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The Ravenscar Dynasty (Ravenscar Series) Hardcover – December 26, 2006


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Editorial Reviews

From Publishers Weekly

The doyenne of popular women's fiction (Just Rewards) returns with the first installment of a projected trilogy centering on internecine power struggles within the early 20th century incarnation of the centuries-old Deravenel clan and their London-based family business. A suspicious hotel fire causes the death of patriarch Richard Deravenel along with that of one of his sons, his brother-in-law and his young nephew, forcing tall, handsome, bright, seductive, 17-year old Edward Deravenel out of Oxford into the world of commerce. He and cousin Neville Watkins (a successful businessman in his own right) plot to avenge their fathers' and brothers' deaths and seize the company, currently under the stewardship of a delusional absentee executive whose ambitious (and French) wife is behind the skullduggery. Edward's longtime friend, Will Hasling, also joins the fray, and Neville has his own motivations. Along the way, there are libidinous liaisons, wicked plots, personal catastrophes, a secret "love child" and lessons aplenty about the consequences of ruthless ambition. Expect strong, two-dimensional characters; tasteful and adroit sex; repetitive exchanges; a plot rich with period detail and reasonably backed-up friction. (Jan.)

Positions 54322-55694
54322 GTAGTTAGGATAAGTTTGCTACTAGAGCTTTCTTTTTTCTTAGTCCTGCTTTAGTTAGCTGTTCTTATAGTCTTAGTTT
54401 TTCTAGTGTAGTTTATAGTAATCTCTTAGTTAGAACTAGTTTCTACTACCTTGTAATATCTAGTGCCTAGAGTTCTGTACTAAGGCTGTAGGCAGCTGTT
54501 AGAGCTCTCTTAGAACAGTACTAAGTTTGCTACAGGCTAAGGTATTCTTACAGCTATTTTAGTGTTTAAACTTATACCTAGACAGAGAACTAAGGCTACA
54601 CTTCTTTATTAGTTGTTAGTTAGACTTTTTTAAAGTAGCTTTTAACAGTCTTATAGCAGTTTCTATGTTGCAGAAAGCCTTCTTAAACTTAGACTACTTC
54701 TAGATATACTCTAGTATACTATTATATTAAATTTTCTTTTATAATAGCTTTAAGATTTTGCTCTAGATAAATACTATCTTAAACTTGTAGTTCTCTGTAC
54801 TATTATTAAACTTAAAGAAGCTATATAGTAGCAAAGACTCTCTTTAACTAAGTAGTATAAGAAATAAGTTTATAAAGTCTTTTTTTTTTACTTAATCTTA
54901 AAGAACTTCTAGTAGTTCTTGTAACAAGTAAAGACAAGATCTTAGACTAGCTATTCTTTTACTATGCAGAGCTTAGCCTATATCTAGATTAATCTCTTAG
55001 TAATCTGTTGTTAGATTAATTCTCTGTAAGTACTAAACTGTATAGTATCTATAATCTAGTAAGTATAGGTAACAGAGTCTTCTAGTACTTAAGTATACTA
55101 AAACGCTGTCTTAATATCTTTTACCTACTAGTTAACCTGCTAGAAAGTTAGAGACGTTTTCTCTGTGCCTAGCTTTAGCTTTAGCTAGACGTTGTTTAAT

Copyright © Reed Business Information, a division of Reed Elsevier Inc. All rights reserved.

From Booklist